South Africa


Iziko employees to continue protest after talks with management fail

Iziko employees to continue protest after talks with management fail
Iziko employees are demanding equal benefits but management says this may take a while to implement. (Photo: Karabo Mafolo)

A day after Nehawu representatives and Iziko Museum of South Africa management met to discuss their grievances, workers were not satisfied with management’s response and decided to continue protesting today.

“The ball is in Iziko’s court. We’ve put our issues on the table and they need to put something tangible on the table. Workers want something tangible, they want something they can look at and be comfortable with. At the moment Iziko is playing around,” said Wandile Kasibe, a shop steward, about the meeting with management on Monday.

Iziko has 226 employees, and on Monday and yesterday, groups of 10 to 25 employees took turns during their lunch hour to picket outside the Slave Lodge and the South African Museum.

Iziko operates 11 museums, including the Slave Lodge, and the South African Museum.

Nehawu representatives had given management a list of demands, among them a 12% wage increase, equal benefits and that workers not be charged for parking.

Workers claim that they do not receive equal benefits, which Iziko has acknowledged, saying it “made a decision to undertake a process to appoint an independent professional law firm to investigate the entire institution’s benefits structure”.

“On the issue of benefits, they said that they agree with us but that it’s a lengthy process. But two years ago, when these demands came up, they said the same thing,” said an Iziko staff member who did not wish to be named.

“Now they’re saying they need to get a legal opinion and that will be given to the council in March. Now they wanted us to choose and prioritise what we want, in terms of medical aid and housing. Comrade Molebatsi [Tuka] asked: how do you ask people to choose between electricity and water?” 

In a letter sent to Tuka, a Nehawu regional organiser, Iziko CEO Rooksana Omar points out that they are only willing to give employees a 5.5% wage increase because it is “prudent for management not to exceed the government grant, which is the only guaranteed income of Iziko”.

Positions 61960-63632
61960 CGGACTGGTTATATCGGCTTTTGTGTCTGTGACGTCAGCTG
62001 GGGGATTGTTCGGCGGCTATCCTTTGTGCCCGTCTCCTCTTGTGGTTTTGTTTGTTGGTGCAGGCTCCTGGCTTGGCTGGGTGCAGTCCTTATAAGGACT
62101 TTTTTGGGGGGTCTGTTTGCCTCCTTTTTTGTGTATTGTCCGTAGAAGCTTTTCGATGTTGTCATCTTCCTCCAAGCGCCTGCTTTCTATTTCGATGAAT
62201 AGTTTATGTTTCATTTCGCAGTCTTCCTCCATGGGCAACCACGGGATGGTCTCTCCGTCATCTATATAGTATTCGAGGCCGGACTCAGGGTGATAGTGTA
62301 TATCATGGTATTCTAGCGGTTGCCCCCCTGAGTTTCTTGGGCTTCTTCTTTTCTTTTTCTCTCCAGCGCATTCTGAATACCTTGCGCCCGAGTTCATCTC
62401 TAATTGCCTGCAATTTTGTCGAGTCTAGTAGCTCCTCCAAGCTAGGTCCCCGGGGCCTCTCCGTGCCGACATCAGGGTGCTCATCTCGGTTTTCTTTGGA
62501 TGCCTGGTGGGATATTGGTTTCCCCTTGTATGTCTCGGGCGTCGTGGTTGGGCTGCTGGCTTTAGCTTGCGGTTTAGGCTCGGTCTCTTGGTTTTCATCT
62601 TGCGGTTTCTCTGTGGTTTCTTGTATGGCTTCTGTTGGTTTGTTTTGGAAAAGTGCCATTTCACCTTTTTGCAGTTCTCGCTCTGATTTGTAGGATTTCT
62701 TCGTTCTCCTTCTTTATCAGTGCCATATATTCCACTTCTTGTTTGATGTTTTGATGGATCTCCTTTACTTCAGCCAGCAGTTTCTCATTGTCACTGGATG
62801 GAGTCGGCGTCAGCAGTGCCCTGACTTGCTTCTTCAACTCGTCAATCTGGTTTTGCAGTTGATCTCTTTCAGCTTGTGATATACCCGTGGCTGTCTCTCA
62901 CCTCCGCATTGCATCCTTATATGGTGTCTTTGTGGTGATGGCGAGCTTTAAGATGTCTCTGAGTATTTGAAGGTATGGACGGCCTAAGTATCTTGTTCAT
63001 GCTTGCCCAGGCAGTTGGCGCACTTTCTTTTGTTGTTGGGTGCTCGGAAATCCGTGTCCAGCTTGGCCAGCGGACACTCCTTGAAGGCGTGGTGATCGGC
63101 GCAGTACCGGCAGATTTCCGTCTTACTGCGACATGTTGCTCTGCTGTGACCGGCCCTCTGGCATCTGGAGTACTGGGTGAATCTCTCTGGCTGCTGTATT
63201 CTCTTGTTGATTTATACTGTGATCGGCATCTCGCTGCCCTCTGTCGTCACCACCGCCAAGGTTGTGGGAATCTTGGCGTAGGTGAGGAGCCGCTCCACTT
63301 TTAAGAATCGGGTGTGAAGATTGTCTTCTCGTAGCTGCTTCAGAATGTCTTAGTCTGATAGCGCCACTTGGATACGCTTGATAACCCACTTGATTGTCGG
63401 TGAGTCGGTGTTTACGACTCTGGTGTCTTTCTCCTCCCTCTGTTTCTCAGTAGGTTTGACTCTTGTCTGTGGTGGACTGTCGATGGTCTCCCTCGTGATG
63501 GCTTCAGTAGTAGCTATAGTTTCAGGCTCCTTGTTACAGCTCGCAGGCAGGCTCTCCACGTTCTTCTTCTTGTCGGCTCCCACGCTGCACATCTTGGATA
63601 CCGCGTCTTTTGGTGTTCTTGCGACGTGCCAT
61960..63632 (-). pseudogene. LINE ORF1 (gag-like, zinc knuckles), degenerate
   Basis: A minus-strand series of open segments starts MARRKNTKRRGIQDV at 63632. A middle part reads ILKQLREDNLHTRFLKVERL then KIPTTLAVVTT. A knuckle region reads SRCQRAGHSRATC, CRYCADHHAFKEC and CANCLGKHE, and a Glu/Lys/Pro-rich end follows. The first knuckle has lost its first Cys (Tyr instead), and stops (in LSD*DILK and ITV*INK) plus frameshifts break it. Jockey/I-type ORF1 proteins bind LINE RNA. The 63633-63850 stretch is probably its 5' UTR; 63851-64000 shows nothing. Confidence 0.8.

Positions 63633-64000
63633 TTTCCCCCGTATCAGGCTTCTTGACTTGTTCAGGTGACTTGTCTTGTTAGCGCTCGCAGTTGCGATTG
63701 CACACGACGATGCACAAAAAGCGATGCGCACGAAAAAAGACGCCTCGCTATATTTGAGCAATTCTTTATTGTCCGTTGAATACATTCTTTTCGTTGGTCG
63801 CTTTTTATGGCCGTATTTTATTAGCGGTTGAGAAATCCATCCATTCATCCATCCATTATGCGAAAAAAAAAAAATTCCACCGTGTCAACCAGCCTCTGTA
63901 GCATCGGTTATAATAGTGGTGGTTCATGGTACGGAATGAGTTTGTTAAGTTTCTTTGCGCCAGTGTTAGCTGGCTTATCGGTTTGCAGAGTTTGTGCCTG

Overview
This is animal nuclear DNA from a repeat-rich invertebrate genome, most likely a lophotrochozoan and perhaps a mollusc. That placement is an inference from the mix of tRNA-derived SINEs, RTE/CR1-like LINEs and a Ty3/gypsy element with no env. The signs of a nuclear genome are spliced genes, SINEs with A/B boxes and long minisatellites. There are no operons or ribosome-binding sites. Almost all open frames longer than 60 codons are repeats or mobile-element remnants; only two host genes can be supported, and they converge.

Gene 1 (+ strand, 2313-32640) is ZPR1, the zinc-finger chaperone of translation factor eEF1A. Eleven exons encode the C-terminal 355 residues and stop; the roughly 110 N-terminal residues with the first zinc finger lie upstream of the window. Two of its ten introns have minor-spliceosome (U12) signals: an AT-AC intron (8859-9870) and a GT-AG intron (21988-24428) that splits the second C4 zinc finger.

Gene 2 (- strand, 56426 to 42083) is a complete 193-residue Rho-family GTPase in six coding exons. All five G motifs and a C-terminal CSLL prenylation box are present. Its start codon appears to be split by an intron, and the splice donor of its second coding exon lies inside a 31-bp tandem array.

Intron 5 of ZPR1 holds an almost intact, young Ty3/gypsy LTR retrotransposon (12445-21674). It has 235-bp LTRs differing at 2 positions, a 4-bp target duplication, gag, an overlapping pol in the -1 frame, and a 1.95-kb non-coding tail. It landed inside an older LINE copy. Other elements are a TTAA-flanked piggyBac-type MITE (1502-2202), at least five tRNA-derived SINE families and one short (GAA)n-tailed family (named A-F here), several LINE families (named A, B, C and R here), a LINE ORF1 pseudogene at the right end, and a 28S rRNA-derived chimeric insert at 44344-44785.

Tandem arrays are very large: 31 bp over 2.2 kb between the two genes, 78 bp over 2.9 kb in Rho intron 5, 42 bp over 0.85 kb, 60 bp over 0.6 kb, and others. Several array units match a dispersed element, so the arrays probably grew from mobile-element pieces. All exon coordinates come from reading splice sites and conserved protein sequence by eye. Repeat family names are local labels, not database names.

“Nehawu has demanded an increase of 12%, so the chief financial officer shared that the salary budget is already 97% of the expected grant.”

The letter also notes that over the past three years Iziko’s funding from government has lessened by more than R2-million each year.

According to Iziko’s 2018/19 annual report, the grant it receives from the Department of Sports, Arts and Culture increased by 5% from just under R72-million to R75-million.

Even though management discussed wage increases and benefits, Tuka claims they refused to discuss the issue of contract workers “because they said it was not on the agenda”.

But Omar says that Nehawu and management had already agreed to the agenda before Monday’s meeting.

According to Iziko’s 2018/19 annual report, by the beginning of April 2018 Iziko had 53 contract workers who are mainly museum attendants and front-desk workers.

A museum attendant, who did not wish to be named, said her contract stipulated that her working days are Monday to Fridays, “but those aren’t my working days because I have to work on weekends as well, but we only get paid overtime for working on Sundays”.

Omar disputes this:

“Iziko support staff have collectively agreed to a rotating overtime system – this ensures that we keep our museums open to the public over a weekend. The rotating overtime system has one team working for five consecutive days from Monday to Friday, and they are off on a Saturday, while the second team in the rotation, works for five consecutive days from Tuesday to Saturday – thus their work-week ends on a Saturday. 

“Overtime is paid after an employee has worked for five consecutive days of a work-week. In the event that the fifth day is a Saturday, this would be part of the regular work-week, and the employee is paid normal pay. The teams alternate work-weeks.”

The workers will also march to Parliament tomorrow, to hand over their list of demands to the Minister of Sports, Arts and Culture, Nathi Mthethwa. DM


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